But to save the few seconds that would have taken I ignored that notion and hurriedly mowed for 30 minutes or so before the rain started. The grass was very heavy due to a lot of recent rain and at one point I knew I mowed over something that I had not seen in the long grass. Thinking it was a stick or a plastic plant container near the garden I hurried on, not realizing I had chopped my new phone into a million pieces until I finished mowing and realized the phone was no longer on my belt.

Bottom line, the minute I “saved” by not taking my phone back into the house cost me several hours to file an insurance claim, a $199 deductible, and another $60-80 to replace the case the phone was in. Later today I will spend more time activating and updating the new phone when it arrives. Very costly lessons learned.
Ironic that the ever-present cell phone that represents so much of the nano-second, 4G driven pace of life today should be the sacrificial lamb to remind me again to slow down and trust my instincts – you know, that nagging little voice that tells you what you should do that we/I so often override with the cultural norm of faster is better. I have learned that I can actually survive without my phone, but I can’t tell you how many times I’ve been reminded of how dependent/addicted to it I am as I reached for it or thought of something I could do if I had it.

A good friend helped put things in perspective when I sent him a picture of my phone’s remains. He said, “Well at least it wasn’t a body part.” Very true, but I must admit sometimes it feel like it is. We hear warnings all the time about distracted driving, and that is a major concern. But it is only a symptom of a much larger problem – distracted living. My minor mishap reminded me that there is much more at risk from distracted living than a shiny new I-phone.

When I am not fully present while driving or when talking with another person, I am risking far greater damage to myself and others than the loss of a marvelous handheld computer. When I am not fully present and appreciative of the beauty of God’s creation and my responsibility as a steward of that creation because I’m too busy or too preoccupied to savor and save it, I am disloyal to the one who has given me life. When I am in too much of a hurry to play with a child or notice a homeless brother or sister or to be sensitive to the needs of my neighbors, I need to be reminded to be still and breathe in the awareness of what really matters in life.

Poorer and wiser, I pray for the sense to remember those lessons long after the new phone restores my life to “normal.”

(Note: Part of that return to normalcy will be to continue my series on Pentecost very soon.)

“A Borrower and a Lender Be,” A Holy Week Sermon on Matthew 21:1-13

Suppose you went out to get in your car at the mall or after church next Sunday or even in your driveway and a couple of strangers were looking it over. When you ask them what they’re doing they say, “Please give us your keys.” I’m guessing the first question you would ask is, “Why?” And when they say, “Because the Lord has need of it,” would you just hand over the keys or would you more likely call the cops?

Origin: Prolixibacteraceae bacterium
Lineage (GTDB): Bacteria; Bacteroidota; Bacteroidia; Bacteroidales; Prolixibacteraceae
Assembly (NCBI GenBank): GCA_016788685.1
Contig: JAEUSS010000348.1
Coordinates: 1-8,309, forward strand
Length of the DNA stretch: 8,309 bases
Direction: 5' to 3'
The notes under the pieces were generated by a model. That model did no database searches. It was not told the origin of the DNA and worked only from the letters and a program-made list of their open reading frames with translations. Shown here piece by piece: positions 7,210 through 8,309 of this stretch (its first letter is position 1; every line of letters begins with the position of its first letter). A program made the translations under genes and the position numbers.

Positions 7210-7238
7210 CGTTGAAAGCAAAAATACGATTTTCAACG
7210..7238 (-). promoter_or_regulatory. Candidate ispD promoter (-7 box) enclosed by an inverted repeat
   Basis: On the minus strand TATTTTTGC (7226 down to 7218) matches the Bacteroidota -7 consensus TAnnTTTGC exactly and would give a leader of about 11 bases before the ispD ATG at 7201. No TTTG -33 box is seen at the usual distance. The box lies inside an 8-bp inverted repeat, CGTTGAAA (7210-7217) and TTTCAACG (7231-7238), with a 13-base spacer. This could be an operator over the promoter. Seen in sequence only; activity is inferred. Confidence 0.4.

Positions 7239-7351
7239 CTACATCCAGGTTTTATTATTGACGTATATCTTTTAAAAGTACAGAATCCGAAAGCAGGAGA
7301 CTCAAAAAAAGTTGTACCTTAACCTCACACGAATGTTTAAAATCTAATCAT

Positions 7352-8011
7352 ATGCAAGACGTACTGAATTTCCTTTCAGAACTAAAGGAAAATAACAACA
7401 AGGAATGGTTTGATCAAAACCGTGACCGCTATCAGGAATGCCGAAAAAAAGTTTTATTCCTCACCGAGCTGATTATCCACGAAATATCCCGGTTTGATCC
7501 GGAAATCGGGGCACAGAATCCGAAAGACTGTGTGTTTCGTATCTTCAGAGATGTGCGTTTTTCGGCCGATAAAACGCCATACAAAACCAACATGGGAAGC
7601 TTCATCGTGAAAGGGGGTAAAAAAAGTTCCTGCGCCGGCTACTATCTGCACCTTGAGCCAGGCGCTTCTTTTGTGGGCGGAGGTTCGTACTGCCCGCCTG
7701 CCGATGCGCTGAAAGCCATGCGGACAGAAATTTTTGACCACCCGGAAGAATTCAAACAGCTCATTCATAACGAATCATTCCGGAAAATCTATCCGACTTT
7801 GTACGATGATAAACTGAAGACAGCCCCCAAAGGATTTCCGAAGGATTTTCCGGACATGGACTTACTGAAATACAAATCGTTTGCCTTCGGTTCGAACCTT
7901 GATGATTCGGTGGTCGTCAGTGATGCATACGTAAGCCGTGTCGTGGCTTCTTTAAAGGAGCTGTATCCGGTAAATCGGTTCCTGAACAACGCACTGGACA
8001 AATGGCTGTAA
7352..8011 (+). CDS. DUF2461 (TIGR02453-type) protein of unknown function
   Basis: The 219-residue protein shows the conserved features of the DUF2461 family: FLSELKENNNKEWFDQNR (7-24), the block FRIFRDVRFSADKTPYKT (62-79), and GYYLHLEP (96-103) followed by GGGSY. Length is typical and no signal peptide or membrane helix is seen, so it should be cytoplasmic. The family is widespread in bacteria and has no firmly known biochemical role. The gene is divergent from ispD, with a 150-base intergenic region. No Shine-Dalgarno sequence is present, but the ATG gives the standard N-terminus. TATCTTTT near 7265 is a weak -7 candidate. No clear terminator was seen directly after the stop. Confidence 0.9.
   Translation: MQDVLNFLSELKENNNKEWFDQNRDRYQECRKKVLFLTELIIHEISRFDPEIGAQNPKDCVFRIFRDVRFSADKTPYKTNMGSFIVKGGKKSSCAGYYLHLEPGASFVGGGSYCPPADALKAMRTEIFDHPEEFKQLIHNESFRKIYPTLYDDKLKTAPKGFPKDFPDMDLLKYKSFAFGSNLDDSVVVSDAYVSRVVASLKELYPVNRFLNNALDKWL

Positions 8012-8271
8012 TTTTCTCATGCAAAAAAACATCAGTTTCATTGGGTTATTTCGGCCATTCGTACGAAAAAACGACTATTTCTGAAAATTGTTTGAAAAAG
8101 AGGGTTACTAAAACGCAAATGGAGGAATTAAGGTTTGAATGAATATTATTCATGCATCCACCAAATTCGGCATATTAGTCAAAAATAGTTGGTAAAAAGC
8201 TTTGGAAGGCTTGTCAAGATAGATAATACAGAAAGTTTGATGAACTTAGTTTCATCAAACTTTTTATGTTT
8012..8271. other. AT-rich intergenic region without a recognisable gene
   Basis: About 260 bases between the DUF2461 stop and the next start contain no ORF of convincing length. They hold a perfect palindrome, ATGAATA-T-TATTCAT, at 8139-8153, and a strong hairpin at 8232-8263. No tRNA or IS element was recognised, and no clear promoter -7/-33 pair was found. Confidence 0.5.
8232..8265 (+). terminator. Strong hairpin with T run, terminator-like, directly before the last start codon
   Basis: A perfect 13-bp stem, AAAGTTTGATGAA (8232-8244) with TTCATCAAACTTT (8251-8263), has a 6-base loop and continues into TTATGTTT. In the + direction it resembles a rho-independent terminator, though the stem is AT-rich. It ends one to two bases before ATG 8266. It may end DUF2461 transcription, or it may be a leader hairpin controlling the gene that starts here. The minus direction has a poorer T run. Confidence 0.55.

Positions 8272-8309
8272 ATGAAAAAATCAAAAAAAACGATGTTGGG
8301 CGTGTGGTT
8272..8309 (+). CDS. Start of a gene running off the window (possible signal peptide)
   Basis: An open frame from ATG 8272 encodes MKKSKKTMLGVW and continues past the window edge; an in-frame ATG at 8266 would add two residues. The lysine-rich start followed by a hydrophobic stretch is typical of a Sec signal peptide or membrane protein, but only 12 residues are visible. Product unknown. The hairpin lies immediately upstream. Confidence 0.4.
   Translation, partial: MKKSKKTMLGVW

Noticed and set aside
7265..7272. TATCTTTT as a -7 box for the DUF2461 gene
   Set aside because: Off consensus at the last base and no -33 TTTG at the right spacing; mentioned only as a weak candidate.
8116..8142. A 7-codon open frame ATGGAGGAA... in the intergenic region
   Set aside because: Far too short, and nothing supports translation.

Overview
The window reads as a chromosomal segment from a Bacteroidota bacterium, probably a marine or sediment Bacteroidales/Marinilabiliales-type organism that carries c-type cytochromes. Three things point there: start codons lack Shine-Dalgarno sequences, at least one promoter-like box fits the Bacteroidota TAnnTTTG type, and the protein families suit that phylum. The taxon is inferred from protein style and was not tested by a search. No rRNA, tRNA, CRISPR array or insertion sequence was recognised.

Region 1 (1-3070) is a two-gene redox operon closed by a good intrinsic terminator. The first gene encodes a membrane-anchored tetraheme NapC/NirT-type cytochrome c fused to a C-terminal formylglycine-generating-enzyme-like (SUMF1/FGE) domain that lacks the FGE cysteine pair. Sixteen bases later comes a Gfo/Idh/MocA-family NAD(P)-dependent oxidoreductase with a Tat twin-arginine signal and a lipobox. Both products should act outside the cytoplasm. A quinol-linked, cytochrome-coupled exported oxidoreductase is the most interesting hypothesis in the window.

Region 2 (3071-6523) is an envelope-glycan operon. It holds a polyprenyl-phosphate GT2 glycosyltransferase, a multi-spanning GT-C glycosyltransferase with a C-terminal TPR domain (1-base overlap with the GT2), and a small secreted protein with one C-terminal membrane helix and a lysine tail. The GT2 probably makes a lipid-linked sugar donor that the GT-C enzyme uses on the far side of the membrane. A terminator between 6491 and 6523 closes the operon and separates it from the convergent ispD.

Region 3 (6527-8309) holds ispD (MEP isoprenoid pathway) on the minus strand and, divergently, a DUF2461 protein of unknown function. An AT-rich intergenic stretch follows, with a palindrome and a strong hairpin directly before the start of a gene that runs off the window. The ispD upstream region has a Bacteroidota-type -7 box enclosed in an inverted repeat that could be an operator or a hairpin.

That’s what the Gospels tell us Jesus did to “borrow” a donkey in preparation for his Palm Sunday entry into Jerusalem. We are so familiar with the Holy Week narratives that we often fail to grasp the radical nature of what this story tells us about Jesus and what got him crucified. John Robert McFarland grabbed my attention on this matter in an article in The Christian Century way back in 1990 entitled “Go Steal Me a Donkey.”

This is not Sweet Little Jesus holding lambs and children in his arms. Healing the sick and loving people don’t get you crucified, but challenging the political and economic foundations that society is built upon will get one in a lot of hot water immediately. These verses from Matthew 21 are bookended by donkey stealing and Jesus physically turning over tables in the temple and driving the money changers out because they have claimed what belongs to God for their own purposes. This Jesus is not a wimp. He is one with the courage to challenge anyone and anything that is contrary to God’s wills and to pay the price for his convictions.

Tax day in the US fell within Holy Week this year, and that makes looking at Jesus’ theology of economics even more real. In “Go Steal Me a Donkey” McFarland points out that both socialists and capitalists claim Jesus, but he isn’t either. The former believe in collective ownership of property and the latter in individual ownership. Jesus believes everything belongs to God. In the very next chapter of Matthew (22:15-22) the Pharisees challenge Jesus on the tax issue. They try to trap him with a question about whether it is legal to pay taxes to Caesar. Jesus gives a clever politically correct answer. He says, “Give therefore to the emperor the things that are the emperor’s, and to God the things that are God’s.” That sounds like a safe answer, but Jesus’ actions tell us he knows the bottom line on his 1040 for the IRS would be a big fat zero.

Would he get audited? You bet, but he would do it anyway. Why would he do that knowing the trouble it would cause? Because he knows everything belongs to God, including donkeys and upper rooms in which to celebrate the Passover. Jesus borrows what he needs because it all belongs to God. There’s an old adage about borrowing that is so familiar we often think it should be in the Bible. But “neither a borrower nor a lender be” is not biblical. It actually comes from Polonius in “Hamlet,” not Jesus. In fact, what Jesus says about borrowing and lending is a direct contraction of Shakespeare. “Give to everyone who begs from you, and do not refuse anyone who wants to borrow from you” (Matt. 5:42). “If you lend to those from whom you hope to receive, what credit is that to you? Even sinners lend to sinners, to receive as much again” (Luke 6:34).